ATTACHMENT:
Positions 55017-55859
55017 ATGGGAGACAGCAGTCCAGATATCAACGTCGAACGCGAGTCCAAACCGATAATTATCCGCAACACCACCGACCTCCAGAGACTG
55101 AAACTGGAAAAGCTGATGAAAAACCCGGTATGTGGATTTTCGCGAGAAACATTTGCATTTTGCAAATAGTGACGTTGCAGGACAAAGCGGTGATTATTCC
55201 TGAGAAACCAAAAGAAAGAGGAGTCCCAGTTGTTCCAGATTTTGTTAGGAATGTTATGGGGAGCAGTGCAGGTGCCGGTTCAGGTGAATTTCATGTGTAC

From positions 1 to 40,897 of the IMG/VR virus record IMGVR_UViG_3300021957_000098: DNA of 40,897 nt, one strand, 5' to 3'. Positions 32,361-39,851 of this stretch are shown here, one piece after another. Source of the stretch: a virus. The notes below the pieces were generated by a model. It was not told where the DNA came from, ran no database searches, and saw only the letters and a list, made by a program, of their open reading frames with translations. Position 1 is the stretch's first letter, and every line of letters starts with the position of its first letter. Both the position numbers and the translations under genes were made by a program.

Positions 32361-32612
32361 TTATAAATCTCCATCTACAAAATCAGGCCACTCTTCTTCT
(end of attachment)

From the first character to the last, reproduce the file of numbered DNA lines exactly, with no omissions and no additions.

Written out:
Positions 55017-55859
55017 ATGGGAGACAGCAGTCCAGATATCAACGTCGAACGCGAGTCCAAACCGATAATTATCCGCAACACCACCGACCTCCAGAGACTG
55101 AAACTGGAAAAGCTGATGAAAAACCCGGTATGTGGATTTTCGCGAGAAACATTTGCATTTTGCAAATAGTGACGTTGCAGGACAAAGCGGTGATTATTCC
55201 TGAGAAACCAAAAGAAAGAGGAGTCCCAGTTGTTCCAGATTTTGTTAGGAATGTTATGGGGAGCAGTGCAGGTGCCGGTTCAGGTGAATTTCATGTGTAC

From positions 1 to 40,897 of the IMG/VR virus record IMGVR_UViG_3300021957_000098: DNA of 40,897 nt, one strand, 5' to 3'. Positions 32,361-39,851 of this stretch are shown here, one piece after another. Source of the stretch: a virus. The notes below the pieces were generated by a model. It was not told where the DNA came from, ran no database searches, and saw only the letters and a list, made by a program, of their open reading frames with translations. Position 1 is the stretch's first letter, and every line of letters starts with the position of its first letter. Both the position numbers and the translations under genes were made by a program.

Positions 32361-32612
32361 TTATAAATCTCCATCTACAAAATCAGGCCACTCTTCTTCT